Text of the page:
Colloquium: Prof. Allen Goldman
Prof. Allen M. Goldman
School of Physics and Astronomy
University of Minnesota
Friday Apr 24, 2015, 4:00–5:00pm, 211 Witmer Hall. Refreshments at 3:30pm.
Electrostatic Modification of Superconductivity
Recently there has been major progress in developing field-effect-transistor-like structures that can be used to modify the carrier concentrations of thin films of superconducting materials. These structures include simple capacitor configurations employing high dielectric constant insulators as well as configurations involving ionic liquids or ion gels, which function as electric double layer transistors. These configurations have been used to study quantum phase transitions such as the superconductor-insulator transition in ultrathin films of disordered metals and high temperature superconductors, as well as to search for new superconductors. In this talk the operation of these structures will be explained along with a discussion of the advantages and disadvantages of electrostatic gating relative to other techniques used to manipulate superconductivity. The major results of the study of quantum critical behavior of superconductors using these structures will be presented.
Allen Goldman joined the School of Physics and Astronomy in 1965. In the 1970's, his group discovered the existence of gapless order-parameter collective modes, now known as Carlson-Goldman modes, in superconducting films. He was one of the pioneers in the physics of two-dimensional systems, including the Kosterlitz-Thouless transition in superconducting thin films and networks. In the mid-1980's, he and his group developed a new means for preparing extremely thin quench-condensed superconducting films, and his subsequent research has led to a profound understanding of the onset of superconductivity at zero temperature. His demonstration that the superconductor-insulator transition in thin films has universal properties has made it one of the canonical examples of a quantum phase transition. He has also advanced the materials physics of superconductivity by perfecting new techniques for the growth of high-temperature superconductors by molecular beam epitaxy.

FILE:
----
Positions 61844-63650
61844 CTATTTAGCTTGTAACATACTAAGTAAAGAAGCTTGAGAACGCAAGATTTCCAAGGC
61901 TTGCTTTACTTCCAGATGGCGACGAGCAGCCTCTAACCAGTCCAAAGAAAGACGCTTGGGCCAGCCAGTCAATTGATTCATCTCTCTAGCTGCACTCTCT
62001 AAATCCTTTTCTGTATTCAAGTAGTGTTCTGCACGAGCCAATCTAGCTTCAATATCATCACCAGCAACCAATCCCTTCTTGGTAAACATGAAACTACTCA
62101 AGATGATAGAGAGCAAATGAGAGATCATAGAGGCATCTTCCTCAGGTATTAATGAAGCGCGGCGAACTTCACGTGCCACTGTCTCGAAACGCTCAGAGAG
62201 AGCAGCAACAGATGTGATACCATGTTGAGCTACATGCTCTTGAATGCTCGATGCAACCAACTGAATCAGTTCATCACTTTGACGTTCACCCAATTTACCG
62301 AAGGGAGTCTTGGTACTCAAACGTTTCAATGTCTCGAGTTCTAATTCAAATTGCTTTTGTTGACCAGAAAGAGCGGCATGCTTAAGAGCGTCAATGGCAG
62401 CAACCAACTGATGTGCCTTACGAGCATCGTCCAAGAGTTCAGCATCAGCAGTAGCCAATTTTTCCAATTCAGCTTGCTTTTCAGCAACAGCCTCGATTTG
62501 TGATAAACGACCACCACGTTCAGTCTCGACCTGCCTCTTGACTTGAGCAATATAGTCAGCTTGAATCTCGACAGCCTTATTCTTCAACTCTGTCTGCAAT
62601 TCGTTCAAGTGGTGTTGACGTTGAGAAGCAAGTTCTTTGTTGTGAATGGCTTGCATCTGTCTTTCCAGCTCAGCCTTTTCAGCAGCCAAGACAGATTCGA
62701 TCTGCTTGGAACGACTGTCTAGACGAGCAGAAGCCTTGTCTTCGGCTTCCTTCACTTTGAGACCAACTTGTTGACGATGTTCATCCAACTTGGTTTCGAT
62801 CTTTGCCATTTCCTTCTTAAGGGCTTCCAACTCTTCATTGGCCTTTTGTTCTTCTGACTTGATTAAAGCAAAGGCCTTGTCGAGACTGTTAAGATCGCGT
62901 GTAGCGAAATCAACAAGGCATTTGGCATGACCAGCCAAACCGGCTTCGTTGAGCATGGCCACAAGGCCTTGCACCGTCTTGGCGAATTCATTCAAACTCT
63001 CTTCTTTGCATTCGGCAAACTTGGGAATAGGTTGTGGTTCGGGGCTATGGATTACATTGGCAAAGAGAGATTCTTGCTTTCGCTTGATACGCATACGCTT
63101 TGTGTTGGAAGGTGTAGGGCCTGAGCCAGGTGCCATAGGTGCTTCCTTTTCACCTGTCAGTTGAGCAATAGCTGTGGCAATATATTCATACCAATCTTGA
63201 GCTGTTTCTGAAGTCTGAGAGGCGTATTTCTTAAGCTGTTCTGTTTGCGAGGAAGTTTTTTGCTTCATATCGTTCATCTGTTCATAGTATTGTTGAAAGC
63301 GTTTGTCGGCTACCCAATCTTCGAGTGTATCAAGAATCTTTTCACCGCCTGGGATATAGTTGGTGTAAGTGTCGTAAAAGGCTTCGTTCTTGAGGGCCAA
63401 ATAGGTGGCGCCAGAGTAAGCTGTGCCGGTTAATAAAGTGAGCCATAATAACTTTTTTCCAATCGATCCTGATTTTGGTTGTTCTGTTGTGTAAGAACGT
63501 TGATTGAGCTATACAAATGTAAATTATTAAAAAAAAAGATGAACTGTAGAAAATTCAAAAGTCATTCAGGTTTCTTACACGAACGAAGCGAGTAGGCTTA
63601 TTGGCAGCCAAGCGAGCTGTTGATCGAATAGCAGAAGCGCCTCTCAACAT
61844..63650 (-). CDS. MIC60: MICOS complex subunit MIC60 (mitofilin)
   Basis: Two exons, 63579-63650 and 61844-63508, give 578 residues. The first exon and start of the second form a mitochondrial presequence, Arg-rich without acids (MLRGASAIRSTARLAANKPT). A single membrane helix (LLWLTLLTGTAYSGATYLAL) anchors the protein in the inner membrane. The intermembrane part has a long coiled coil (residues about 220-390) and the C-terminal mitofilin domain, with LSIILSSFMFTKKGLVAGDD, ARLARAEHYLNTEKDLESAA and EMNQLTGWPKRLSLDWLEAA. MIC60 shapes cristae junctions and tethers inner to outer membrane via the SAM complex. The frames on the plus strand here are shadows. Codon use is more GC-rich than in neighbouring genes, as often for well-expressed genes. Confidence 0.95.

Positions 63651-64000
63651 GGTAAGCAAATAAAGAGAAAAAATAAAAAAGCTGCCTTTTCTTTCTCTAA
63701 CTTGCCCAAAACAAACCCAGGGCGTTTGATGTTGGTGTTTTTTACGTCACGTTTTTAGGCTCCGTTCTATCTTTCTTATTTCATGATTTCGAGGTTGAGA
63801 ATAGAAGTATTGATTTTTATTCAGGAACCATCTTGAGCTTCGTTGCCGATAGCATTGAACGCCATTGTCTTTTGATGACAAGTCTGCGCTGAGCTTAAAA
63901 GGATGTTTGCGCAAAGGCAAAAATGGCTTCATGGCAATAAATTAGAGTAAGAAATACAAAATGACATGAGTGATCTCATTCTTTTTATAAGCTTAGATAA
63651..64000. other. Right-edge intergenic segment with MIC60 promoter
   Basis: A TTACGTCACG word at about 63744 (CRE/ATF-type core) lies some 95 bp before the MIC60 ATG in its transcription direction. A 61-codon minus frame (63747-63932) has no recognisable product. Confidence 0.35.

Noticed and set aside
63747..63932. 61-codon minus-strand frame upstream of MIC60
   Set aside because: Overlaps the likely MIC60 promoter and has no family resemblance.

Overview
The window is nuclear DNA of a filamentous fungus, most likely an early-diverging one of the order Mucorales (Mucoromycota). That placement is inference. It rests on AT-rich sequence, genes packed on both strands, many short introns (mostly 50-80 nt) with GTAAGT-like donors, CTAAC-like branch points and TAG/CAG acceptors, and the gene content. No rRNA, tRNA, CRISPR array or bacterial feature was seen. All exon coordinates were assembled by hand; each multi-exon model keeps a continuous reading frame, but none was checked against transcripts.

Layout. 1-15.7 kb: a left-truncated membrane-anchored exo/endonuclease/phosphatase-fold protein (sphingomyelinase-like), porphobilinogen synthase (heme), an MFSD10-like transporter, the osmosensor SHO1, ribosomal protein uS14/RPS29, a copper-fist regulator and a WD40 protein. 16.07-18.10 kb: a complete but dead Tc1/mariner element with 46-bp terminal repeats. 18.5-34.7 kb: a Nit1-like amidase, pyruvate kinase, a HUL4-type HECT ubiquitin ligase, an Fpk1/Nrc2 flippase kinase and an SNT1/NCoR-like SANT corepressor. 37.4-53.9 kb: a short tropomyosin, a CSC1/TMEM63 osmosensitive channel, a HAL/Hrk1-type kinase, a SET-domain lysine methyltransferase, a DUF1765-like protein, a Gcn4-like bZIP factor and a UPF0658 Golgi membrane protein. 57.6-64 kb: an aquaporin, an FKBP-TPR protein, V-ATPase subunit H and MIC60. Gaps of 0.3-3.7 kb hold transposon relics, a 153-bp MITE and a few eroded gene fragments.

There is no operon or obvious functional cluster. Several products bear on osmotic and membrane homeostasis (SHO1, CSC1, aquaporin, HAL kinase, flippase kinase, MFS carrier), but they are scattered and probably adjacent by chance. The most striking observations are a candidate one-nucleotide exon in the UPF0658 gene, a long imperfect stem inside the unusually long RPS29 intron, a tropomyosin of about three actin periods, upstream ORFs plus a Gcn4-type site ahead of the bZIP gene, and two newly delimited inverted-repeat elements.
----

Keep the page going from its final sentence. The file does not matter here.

During his career at the University of Minnesota, Allen has mentored over 50 graduate students and 15 postdoctoral associates. He was appointed Professor of Physics in 1975, an Institute of Technology Distinguished Professor in 1992, and was named a Regents Professor, the University of Minnesota's highest distinction, in 2008. Among other honors, Allen is a fellow of the American Association for Advancement of Science and the American Physical Society. In recognition of his research on superconducting thin films, he was awarded the Fritz London Memorial Prize in 2002, and he was elected to the National Academy of Sciences in 2007.  M ost recently, he won the 2015 Oliver E. Buckley Condensed Matter Physics Prize for his "discoveries and pioneering investigations of the superconductor-insulator transition, a paradigm for quantum phase transitions."